Thanks for making it this far, and just a reminder- click on the links after each review to go to, and if you’re moved to buy, then I get a little cut! Ain’t that cool? Anyway, I’ll be back with another episode next week.


The Weekly iPod Shuffle, Episode 1

13 11 2008

ipodbeegeesIn an attempt to revive this dormant blog, lying fallow because I just can’t seem to get the time to really get deep into writing about this or that album or music in general these days, I thought I might try something different (for this blog, anyway): I thought each week I could set my Mother Box (my iPod, OK?) on “shuffle”, post the first 12 songs which come up, and comment on them. This might turn out to be as labor-intensive as the single-album posts, but nothing attempted, nothing gained, right? If nothing else, it might spur me to change the music on the ol’ iPod more often.

Are you ready, Steve? Aha.
Andy? Yeah! Mick? OK.
Alright, fellas, let’s go!

1. Every Time We Say Goodbye- John Coltrane from My Favorite Things

Reflective instrumental, from a song by Cole Porter. Coltrane plays his usual smooth, assured sax, and there’s a nice piano piece by McCoy Tyner. Not the most celebrated track on this very important Jazz album, but it sounds good to me, and conjures up Autumn in my mind, for some reason. I’m not what you can call a huge Jazz aficionado, and a lot of the more free-form and smooth versions just sound cacophonous and bland, respectively, to me- but Coltrane and Miles rarely let me down.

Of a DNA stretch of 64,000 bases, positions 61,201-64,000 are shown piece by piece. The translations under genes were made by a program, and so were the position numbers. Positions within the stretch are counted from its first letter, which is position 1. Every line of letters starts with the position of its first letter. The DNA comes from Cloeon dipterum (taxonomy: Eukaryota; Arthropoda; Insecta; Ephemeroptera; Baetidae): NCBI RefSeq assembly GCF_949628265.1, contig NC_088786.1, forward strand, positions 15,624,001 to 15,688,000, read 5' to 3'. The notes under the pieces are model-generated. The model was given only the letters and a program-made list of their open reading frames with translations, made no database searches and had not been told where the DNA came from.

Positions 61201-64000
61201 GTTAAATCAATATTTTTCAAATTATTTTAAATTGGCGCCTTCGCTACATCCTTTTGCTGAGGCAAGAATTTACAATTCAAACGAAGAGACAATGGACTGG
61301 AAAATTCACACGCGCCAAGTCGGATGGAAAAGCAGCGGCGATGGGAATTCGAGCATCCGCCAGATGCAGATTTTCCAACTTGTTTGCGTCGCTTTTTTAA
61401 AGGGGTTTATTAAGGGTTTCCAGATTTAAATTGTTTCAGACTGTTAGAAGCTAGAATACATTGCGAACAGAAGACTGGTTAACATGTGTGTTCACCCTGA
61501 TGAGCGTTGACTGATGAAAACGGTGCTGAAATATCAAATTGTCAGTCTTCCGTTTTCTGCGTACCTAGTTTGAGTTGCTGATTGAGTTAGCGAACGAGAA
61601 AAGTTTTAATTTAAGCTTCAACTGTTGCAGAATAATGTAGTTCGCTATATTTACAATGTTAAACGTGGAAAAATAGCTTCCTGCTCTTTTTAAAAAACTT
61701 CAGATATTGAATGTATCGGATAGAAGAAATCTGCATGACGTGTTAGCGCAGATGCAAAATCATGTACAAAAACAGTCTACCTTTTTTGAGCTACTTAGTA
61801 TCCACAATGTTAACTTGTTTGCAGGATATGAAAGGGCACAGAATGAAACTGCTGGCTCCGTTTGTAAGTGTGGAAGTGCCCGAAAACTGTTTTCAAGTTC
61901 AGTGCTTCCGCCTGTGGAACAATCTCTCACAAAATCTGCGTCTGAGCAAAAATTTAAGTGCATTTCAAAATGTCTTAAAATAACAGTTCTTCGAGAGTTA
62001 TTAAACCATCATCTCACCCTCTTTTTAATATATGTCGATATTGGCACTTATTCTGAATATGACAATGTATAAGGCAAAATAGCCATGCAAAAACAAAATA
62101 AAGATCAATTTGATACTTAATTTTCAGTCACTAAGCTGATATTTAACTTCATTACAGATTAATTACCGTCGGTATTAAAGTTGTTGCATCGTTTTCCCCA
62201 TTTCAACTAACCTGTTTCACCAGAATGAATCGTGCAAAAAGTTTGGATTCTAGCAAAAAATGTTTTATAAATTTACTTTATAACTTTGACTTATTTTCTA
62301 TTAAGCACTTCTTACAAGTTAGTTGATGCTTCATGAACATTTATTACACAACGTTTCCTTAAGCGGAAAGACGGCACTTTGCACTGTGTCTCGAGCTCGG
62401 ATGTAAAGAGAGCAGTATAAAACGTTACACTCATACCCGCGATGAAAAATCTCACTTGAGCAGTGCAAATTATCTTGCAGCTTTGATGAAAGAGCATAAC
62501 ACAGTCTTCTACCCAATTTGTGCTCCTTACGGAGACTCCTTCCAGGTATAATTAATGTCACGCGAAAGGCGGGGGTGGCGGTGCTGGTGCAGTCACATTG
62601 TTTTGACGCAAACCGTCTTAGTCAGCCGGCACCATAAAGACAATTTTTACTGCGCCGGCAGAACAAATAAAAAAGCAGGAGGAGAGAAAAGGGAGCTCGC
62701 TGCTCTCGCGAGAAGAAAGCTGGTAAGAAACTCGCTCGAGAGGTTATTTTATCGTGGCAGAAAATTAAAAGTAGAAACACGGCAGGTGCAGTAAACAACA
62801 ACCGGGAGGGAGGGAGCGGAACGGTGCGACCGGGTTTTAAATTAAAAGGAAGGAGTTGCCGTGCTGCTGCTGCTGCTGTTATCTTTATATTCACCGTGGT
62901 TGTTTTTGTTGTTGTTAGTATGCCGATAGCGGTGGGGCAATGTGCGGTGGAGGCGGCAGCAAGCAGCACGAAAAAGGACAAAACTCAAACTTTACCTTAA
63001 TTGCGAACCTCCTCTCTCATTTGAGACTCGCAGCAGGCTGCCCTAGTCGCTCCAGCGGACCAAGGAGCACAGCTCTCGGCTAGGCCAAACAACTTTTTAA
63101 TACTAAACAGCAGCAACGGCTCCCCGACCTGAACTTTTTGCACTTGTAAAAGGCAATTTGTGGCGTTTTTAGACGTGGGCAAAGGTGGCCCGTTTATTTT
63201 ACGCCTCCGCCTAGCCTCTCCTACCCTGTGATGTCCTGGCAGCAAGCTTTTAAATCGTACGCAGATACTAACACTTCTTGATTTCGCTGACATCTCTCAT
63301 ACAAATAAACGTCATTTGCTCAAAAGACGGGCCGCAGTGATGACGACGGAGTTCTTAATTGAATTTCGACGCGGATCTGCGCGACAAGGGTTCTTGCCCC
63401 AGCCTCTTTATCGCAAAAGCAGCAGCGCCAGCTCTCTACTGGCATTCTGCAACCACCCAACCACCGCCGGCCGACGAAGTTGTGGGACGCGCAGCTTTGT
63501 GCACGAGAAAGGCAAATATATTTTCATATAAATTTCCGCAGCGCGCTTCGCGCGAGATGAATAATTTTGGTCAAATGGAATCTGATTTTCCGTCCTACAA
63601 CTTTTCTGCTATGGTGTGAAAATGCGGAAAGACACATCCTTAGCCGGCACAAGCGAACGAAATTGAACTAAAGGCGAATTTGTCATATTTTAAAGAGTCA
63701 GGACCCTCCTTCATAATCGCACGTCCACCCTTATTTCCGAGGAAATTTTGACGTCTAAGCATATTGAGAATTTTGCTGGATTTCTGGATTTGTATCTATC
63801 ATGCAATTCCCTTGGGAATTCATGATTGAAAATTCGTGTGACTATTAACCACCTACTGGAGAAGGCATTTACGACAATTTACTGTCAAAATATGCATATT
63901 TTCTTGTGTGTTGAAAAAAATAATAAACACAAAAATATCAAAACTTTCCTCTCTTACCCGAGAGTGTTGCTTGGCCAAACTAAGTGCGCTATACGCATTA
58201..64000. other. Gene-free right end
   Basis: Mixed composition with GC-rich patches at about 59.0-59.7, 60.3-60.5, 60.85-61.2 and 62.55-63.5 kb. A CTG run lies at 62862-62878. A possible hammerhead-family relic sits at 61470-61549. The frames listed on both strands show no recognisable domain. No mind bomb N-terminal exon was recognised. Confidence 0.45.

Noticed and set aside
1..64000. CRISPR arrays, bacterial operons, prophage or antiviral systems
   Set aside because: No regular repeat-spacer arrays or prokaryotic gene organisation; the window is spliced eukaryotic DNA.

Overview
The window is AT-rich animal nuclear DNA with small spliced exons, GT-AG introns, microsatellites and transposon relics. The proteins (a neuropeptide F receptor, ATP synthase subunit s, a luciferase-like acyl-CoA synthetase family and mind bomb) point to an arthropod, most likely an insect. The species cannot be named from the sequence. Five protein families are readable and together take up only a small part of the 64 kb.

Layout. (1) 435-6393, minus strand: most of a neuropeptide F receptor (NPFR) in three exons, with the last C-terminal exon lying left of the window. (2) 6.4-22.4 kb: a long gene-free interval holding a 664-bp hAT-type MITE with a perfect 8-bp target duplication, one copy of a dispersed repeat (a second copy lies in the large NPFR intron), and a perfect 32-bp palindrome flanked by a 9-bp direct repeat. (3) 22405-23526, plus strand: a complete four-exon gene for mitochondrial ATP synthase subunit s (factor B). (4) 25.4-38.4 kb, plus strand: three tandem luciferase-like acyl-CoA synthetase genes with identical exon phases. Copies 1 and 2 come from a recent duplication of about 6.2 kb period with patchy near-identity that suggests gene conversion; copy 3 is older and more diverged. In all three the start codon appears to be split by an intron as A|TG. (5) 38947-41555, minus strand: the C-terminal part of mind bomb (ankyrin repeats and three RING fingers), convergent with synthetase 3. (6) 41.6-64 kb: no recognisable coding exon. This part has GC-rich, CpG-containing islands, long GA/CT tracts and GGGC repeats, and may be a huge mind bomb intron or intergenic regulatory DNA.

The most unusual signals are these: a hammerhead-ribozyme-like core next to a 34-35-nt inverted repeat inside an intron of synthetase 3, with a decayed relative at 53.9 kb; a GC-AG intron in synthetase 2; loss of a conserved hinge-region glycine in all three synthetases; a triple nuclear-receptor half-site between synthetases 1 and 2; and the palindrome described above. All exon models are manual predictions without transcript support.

2. If You Love Someone Set Them Free- Sting from The Dream of the Blue Turtles

This is from Sting’s first solo album; got in the mood to hear it a while back- I had it on cassette in the late 80’s, and actually wound up liking it very much for a while there. It’s more jazzy and tuneful than much of his Police stuff, and it’s more diverse and interesting than many of his stuffy and self-important subsequent albums. Of course, this was a BIG hit single; as I recall, I liked the video that accompanied it, as directors Godley & Creme worked out their fascination with isolating each person in the shots and doing a different video editing trick with them. No, I don’t know what the process is called. The track itself is catchy in its vaguely funky way and makes it easy to ignore the easy greeting card platitudes of the lyric. I think Omar Hakim is the drummer on this; I always liked watching him play in his loose-limbed, energetic way.

3. Elenore- The Turtles from Happy Together: The Very Best of the Turtles